Sunday, January 16, 2011

Interpol - Interpol


Interpol – Interpol (2.5/5)

Bands use the self-titled album as a means of telling their fans that they’re going back to basics, that this album will rediscover what made the band great in the first place. That’s almost assuredly what Interpol wished to communicate by releasing a self-titled album after their critically derided Our Love to Admire. Unfortunately, despite whatever good intentions, Interpol’s latest fails to live up to the promise of their first two moody and exhilarating albums.

Interpol starts off promising with “Success,” a song built almost entirely upon their muscular rhythm section. However, by the second song, “Memory Serves,” many of the album’s reoccurring weaknesses quickly become apparent. Like much of the album, “Memory Serves,” relies too heavily on a feeble and repetitive chorus that lead singer, Paul Banks, strains to sell like he’s some sort of low level stock broker. Lyrically the album trades in the sort of over worn love loss that mistakes clich├ęs for directness. In “Summer Well” Banks pleads, “I miss you babe / I want you back,” and as a listener I can only think to myself, “Who cares?” Interpol have never been known for their lyrical prowess, but on their first two albums you could count on them to use obtuse abstraction now and again to set the mood.

That’s not to say that Interpol doesn’t have its good moments. The orchestration on “Always Malaise” and the piano on “Try it On” point to a fuller sound that still might reinvigorate the band. Unfortunately, even the interesting sonic tricks on Interpol are buried under thick production that flattens any dynamics in their sound. These aren’t songs, they’re mosquitoes frozen in amber. The front cover of Interpol shows the band’s name in a state of deconstruction. Well, judging from their past few albums, the band should spend some more time figuring out how to tear their sound apart rather than putting it back together.

Friday, January 07, 2011

Harry Potter and the Deathly Hallows: Part 1

Harry Potter and the Deathly Hallows: Part 1 (4/5)

As the aggregation of six films, the first part of the final Harry Potter film, Harry Potter and the Deathly Hallows: Part 1 (whew), carries with it weighty expectations. With each installment the stakes have been raised to the point where the final film will have awfully high hurdles to clear. Besides, after making one’s way through what’s likely around fifteen hours of film already, you’re likely going to want a massive payoff. In the case of HP 7.5, it may be too early to decide whether the concluding movie delivers on the ever growing anticipation for the final conflict between good and evil, but I can confidently state that the film ingeniously ups the ante not by making Potter and his gang face off against even more powerful magicians, but by making our heroes grapple with their own interior fears, jealousies and existential nightmares.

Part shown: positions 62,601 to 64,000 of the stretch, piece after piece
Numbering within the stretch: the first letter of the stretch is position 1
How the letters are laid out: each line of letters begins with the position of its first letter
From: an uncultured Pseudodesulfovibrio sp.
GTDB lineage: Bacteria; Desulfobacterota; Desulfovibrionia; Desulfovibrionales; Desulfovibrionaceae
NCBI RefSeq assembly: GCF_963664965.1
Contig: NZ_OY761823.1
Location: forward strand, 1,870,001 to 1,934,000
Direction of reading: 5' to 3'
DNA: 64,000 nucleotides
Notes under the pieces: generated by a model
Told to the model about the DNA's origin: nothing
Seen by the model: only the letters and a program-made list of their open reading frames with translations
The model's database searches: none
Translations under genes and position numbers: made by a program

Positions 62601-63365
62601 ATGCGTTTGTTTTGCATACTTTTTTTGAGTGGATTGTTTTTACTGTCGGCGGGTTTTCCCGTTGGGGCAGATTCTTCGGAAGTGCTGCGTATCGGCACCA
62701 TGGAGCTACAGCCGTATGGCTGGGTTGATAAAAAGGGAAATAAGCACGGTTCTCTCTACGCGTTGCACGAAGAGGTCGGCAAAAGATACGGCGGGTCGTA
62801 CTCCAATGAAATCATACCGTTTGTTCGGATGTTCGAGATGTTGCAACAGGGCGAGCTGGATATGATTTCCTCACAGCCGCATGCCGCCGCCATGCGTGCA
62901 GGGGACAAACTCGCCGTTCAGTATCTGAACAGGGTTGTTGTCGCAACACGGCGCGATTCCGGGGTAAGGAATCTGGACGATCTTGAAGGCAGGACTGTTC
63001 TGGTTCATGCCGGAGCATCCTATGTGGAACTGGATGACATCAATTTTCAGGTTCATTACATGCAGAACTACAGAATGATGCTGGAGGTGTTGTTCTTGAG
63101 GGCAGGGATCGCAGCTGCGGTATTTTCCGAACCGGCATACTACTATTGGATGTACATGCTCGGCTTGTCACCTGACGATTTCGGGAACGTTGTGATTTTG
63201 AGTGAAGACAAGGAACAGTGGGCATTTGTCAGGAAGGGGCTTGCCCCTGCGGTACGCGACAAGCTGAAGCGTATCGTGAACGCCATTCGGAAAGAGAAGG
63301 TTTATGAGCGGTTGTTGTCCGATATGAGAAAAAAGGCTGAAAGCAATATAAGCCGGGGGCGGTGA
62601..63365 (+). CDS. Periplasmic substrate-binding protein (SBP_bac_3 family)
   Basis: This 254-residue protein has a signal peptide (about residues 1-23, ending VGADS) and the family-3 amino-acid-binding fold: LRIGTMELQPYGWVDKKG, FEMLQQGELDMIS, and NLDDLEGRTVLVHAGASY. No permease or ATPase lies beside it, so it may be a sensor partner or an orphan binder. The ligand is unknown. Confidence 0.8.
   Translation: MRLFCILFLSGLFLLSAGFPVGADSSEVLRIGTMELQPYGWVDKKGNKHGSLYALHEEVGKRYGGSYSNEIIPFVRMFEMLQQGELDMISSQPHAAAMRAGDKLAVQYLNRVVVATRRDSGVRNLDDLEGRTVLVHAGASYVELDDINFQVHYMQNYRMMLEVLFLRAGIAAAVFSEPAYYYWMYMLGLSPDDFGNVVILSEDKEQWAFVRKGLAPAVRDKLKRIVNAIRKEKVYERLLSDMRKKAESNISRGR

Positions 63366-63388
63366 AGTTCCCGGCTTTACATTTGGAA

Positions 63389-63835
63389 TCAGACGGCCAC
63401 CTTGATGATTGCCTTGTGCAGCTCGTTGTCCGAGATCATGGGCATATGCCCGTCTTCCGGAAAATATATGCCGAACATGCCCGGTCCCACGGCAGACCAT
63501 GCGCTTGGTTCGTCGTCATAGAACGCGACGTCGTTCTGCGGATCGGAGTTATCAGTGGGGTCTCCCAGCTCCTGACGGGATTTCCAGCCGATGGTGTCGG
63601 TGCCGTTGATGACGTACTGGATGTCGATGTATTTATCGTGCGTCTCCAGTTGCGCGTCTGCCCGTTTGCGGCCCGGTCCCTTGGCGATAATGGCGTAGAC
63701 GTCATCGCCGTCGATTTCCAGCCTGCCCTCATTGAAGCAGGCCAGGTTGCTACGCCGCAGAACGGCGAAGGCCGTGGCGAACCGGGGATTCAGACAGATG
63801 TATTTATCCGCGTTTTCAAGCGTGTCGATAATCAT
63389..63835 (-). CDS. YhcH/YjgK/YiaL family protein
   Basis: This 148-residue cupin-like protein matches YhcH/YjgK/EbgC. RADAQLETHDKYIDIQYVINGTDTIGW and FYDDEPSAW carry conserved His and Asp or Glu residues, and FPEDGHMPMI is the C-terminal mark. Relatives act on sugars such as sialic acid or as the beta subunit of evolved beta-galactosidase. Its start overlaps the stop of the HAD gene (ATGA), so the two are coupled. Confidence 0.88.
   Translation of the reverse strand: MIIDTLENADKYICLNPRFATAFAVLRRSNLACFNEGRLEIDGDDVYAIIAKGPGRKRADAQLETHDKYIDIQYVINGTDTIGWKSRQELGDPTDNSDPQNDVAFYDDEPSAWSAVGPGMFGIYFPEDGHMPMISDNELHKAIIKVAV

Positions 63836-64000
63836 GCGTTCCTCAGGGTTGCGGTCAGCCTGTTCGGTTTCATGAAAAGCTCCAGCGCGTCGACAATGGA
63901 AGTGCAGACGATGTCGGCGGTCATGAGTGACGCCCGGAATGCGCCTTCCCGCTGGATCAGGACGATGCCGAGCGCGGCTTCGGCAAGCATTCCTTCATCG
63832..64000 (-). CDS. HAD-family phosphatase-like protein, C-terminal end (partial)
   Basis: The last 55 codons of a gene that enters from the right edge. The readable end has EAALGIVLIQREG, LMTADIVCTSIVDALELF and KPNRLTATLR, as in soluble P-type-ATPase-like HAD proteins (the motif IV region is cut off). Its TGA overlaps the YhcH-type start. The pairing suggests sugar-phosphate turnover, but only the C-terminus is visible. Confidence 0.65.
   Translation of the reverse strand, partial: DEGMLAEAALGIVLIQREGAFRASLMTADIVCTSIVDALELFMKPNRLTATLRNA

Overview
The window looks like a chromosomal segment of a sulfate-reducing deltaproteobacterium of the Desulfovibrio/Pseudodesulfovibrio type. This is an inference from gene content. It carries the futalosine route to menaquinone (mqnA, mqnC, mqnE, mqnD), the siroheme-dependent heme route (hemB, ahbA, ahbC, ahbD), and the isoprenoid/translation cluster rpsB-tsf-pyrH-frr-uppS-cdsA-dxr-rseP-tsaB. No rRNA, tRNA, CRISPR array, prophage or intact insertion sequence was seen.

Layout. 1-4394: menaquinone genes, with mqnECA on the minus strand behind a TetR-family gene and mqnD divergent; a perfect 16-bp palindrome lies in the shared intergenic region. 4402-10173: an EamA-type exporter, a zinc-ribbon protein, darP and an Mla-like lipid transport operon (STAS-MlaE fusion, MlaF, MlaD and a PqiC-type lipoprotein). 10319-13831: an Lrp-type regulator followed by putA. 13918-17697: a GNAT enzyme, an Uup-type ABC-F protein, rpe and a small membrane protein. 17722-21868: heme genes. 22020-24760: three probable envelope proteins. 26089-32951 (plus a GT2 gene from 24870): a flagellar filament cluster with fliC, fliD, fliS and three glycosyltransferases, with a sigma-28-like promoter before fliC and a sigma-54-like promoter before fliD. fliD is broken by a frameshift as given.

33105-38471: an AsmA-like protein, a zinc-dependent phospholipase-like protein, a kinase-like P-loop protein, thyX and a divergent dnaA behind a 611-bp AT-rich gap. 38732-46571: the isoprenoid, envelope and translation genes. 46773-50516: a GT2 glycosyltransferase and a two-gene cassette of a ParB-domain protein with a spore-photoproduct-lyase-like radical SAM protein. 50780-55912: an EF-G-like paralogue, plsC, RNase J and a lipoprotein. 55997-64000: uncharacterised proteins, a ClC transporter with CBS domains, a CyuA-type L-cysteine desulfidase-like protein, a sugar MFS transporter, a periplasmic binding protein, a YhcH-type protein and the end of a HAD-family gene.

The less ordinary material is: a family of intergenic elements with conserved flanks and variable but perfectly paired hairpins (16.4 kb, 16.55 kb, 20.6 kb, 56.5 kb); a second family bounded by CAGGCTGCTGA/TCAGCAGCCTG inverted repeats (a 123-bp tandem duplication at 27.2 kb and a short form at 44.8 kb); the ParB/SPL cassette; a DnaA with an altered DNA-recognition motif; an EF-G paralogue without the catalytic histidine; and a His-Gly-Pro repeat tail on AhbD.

Just as the final film in the series has been cleaved in two, we might look at HP 7.5 as a film divided. The first half takes the form of an espionage thriller, pitting Voldermort against the Order of the Phoenix. Realizing that Harry might be the only person capable of defeating Voldemort, the Order of the Phoenix creates several Harry decoys in hopes of redirecting any assassination attempts away from the real Harry. Their ruse is almost immediately discovered when several Death Eaters intercept the faux-Harries (and the real one) in mid-air, leading to an impressive chase scene across the London skyline and English countryside. This action sequence is perhaps only bested by Harry, Ron and Hermione’s infiltration of the Ministry of Magic, which has been recently co-opted by the Death Eaters, to retrieve a magic locket. These set pieces give the audience exactly what they want from their blockbusters: big adventure and even bigger special effects. Unlike the average blockbuster, which usually globs a bunch of CGI on the screen like a two year old with finger paints, HP 7.5’s action is carefully crafted mixture of excruciating suspense and daring deeds.